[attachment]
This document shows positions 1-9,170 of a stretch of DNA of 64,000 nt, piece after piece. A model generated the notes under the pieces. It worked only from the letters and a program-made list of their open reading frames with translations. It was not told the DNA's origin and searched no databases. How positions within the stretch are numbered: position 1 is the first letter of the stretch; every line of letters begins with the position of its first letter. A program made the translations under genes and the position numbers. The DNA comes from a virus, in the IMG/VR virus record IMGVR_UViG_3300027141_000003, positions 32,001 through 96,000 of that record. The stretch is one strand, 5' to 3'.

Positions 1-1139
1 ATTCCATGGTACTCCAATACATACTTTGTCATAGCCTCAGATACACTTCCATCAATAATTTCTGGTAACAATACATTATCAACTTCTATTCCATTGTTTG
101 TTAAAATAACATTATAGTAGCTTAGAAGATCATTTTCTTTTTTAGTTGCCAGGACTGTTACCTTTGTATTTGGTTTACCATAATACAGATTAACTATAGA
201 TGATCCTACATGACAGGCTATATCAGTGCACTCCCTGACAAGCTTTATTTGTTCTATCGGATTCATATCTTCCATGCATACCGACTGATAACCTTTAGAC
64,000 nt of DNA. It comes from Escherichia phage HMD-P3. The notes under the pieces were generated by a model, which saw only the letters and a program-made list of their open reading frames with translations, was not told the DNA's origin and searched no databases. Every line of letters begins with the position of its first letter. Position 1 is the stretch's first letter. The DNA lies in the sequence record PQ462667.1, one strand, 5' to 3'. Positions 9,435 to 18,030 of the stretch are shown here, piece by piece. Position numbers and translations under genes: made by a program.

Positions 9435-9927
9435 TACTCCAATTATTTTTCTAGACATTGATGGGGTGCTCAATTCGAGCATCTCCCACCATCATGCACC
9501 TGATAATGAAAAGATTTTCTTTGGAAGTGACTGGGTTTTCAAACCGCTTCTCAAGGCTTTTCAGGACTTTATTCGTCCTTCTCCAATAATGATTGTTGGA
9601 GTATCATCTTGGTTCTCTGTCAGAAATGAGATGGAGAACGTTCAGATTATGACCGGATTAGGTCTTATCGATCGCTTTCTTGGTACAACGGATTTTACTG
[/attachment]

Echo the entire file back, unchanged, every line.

This document shows positions 1-9,170 of a stretch of DNA of 64,000 nt, piece after piece. A model generated the notes under the pieces. It worked only from the letters and a program-made list of their open reading frames with translations. It was not told the DNA's origin and searched no databases. How positions within the stretch are numbered: position 1 is the first letter of the stretch; every line of letters begins with the position of its first letter. A program made the translations under genes and the position numbers. The DNA comes from a virus, in the IMG/VR virus record IMGVR_UViG_3300027141_000003, positions 32,001 through 96,000 of that record. The stretch is one strand, 5' to 3'.

Positions 1-1139
1 ATTCCATGGTACTCCAATACATACTTTGTCATAGCCTCAGATACACTTCCATCAATAATTTCTGGTAACAATACATTATCAACTTCTATTCCATTGTTTG
101 TTAAAATAACATTATAGTAGCTTAGAAGATCATTTTCTTTTTTAGTTGCCAGGACTGTTACCTTTGTATTTGGTTTACCATAATACAGATTAACTATAGA
201 TGATCCTACATGACAGGCTATATCAGTGCACTCCCTGACAAGCTTTATTTGTTCTATCGGATTCATATCTTCCATGCATACCGACTGATAACCTTTAGAC
64,000 nt of DNA. It comes from Escherichia phage HMD-P3. The notes under the pieces were generated by a model, which saw only the letters and a program-made list of their open reading frames with translations, was not told the DNA's origin and searched no databases. Every line of letters begins with the position of its first letter. Position 1 is the stretch's first letter. The DNA lies in the sequence record PQ462667.1, one strand, 5' to 3'. Positions 9,435 to 18,030 of the stretch are shown here, piece by piece. Position numbers and translations under genes: made by a program.

Positions 9435-9927
9435 TACTCCAATTATTTTTCTAGACATTGATGGGGTGCTCAATTCGAGCATCTCCCACCATCATGCACC
9501 TGATAATGAAAAGATTTTCTTTGGAAGTGACTGGGTTTTCAAACCGCTTCTCAAGGCTTTTCAGGACTTTATTCGTCCTTCTCCAATAATGATTGTTGGA
9601 GTATCATCTTGGTTCTCTGTCAGAAATGAGATGGAGAACGTTCAGATTATGACCGGATTAGGTCTTATCGATCGCTTTCTTGGTACAACGGATTTTACTG